The USDA sets limits on the snacks sold in school vending machines.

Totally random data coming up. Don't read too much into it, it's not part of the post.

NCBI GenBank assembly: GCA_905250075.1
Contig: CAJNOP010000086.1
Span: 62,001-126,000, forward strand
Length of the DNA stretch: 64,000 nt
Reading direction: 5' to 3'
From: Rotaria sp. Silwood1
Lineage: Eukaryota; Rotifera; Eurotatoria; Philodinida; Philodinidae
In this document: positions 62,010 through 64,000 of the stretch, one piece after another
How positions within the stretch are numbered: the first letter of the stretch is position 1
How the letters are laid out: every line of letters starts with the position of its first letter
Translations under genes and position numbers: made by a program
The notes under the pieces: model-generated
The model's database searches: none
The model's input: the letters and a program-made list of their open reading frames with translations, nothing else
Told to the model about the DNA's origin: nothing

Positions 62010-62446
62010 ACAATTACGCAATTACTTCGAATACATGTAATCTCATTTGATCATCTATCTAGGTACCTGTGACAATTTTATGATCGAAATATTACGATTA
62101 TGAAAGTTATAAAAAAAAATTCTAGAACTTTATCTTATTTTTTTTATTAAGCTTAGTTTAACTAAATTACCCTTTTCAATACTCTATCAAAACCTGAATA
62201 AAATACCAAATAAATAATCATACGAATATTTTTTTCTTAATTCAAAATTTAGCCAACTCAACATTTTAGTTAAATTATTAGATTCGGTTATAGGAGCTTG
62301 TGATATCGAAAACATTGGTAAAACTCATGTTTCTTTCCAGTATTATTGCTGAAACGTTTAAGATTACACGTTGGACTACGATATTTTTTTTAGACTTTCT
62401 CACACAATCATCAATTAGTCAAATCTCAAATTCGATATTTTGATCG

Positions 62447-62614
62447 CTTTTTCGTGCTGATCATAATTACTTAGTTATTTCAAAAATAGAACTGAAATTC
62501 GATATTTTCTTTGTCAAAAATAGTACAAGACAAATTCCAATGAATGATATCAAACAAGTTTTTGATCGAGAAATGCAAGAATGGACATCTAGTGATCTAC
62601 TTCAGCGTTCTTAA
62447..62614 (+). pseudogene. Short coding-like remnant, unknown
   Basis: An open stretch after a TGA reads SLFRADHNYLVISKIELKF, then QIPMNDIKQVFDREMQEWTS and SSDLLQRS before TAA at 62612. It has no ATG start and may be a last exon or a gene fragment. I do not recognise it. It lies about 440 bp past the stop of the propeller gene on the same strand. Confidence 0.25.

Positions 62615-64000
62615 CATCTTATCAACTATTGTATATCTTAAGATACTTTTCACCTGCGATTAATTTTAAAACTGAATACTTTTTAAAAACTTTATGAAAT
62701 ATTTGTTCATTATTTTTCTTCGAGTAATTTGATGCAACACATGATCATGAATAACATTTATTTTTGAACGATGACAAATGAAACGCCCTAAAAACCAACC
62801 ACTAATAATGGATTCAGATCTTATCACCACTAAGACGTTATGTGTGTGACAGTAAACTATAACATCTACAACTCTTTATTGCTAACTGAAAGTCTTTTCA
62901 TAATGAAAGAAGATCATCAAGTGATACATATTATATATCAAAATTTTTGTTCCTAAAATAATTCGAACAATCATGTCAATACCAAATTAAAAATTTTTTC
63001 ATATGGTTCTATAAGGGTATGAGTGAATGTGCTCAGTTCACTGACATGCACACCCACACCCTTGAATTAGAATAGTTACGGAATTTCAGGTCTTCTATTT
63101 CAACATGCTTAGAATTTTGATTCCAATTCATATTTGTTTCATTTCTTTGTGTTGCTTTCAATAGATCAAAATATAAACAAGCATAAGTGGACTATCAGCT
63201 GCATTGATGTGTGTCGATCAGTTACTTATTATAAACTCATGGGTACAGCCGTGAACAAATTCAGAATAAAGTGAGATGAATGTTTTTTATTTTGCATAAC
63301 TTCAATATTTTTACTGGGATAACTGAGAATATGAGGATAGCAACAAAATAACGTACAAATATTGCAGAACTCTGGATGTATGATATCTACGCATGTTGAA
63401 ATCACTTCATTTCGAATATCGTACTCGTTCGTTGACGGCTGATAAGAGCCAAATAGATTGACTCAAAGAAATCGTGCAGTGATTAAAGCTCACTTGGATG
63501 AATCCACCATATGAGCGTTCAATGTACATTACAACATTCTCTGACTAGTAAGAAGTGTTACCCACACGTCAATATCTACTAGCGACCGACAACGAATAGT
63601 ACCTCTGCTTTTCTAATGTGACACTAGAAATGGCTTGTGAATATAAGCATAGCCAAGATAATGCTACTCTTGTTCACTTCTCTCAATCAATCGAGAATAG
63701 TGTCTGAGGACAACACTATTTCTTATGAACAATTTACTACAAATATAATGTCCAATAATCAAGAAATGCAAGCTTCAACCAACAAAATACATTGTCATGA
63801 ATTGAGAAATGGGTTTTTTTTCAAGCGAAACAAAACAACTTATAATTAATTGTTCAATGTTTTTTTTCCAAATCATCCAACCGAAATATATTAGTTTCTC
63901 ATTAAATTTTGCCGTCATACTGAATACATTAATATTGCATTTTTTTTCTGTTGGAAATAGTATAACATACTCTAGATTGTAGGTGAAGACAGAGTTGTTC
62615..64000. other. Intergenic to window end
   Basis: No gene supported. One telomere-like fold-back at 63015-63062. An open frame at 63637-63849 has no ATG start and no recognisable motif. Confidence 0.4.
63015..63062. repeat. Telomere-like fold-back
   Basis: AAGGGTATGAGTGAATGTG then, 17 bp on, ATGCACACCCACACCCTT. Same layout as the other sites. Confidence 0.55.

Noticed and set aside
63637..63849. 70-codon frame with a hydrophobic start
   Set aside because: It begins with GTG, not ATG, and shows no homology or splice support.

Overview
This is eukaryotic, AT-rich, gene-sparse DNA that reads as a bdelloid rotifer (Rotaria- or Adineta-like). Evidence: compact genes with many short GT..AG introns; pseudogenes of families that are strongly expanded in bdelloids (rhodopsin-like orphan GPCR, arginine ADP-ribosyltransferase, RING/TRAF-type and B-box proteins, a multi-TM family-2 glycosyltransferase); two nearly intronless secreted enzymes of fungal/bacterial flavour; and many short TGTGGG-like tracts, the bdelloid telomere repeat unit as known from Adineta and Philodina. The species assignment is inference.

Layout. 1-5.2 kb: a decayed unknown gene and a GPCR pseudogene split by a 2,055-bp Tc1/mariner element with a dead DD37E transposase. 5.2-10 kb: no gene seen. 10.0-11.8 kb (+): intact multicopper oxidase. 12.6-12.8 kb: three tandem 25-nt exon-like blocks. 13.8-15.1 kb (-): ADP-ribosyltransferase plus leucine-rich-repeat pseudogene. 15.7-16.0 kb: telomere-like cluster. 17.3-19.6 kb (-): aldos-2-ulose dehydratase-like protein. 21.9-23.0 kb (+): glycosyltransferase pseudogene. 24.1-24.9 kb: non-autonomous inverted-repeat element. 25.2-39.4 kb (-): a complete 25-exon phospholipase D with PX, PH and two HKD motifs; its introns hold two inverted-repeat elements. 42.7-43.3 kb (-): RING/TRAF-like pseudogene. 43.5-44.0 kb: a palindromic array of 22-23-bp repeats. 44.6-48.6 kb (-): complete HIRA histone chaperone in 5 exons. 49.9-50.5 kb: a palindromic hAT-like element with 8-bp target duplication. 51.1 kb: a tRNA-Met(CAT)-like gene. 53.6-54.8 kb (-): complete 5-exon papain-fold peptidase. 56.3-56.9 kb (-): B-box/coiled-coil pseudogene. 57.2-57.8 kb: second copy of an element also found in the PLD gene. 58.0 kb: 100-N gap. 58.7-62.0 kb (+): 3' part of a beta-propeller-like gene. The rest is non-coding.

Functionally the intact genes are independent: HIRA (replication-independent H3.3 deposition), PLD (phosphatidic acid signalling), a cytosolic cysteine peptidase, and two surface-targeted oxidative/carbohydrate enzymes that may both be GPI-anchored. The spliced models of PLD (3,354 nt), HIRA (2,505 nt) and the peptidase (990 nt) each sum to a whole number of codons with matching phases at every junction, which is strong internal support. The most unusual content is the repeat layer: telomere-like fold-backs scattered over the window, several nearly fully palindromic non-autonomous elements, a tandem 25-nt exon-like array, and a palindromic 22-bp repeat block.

(Image Source: Bloomberg ) BY MICHELLE SCHUELKE Anchor By Jasmine Bailey No more Doritos and M&Ms in the vending machines at schools— they will now be filled with some healthier choices. The USDA has proposed the new standard that will provide whole grains, low fat dairy, fruits, vegetables or protein foods as the main ingredients in snacks. An estimated 2.3 billion dollars is spent on junk food in schools every year. According to Fox News the changes are apart of the Healthy Hunger - Free Kids Act. “... meant to curb child obesity by setting better nutrition standards in schools. The act required the USDA to set standards for ‘competitive foods,’ or items sold at schools during the school day.” According to Bloomberg , the proposal sets calorie limits on vending machine beverages and snacks. “snacks peddled in vending machines can be no more than 200 calories and must meet other nutrition criteria, such as limits on fat and sugar.” According to the The New York Times , the new guidelines come a year after the Obama administration made changes to the government-subsidized school meal program. Those changes included ... “ ...adding more fruits and green vegetables to breakfasts and lunches and reducing the amount of salt and fat in meals.” The new snack proposal does not apply to foods brought from home in bagged lunches, items children bring from home to celebrate birthday’s or holiday events and items sold at after school events.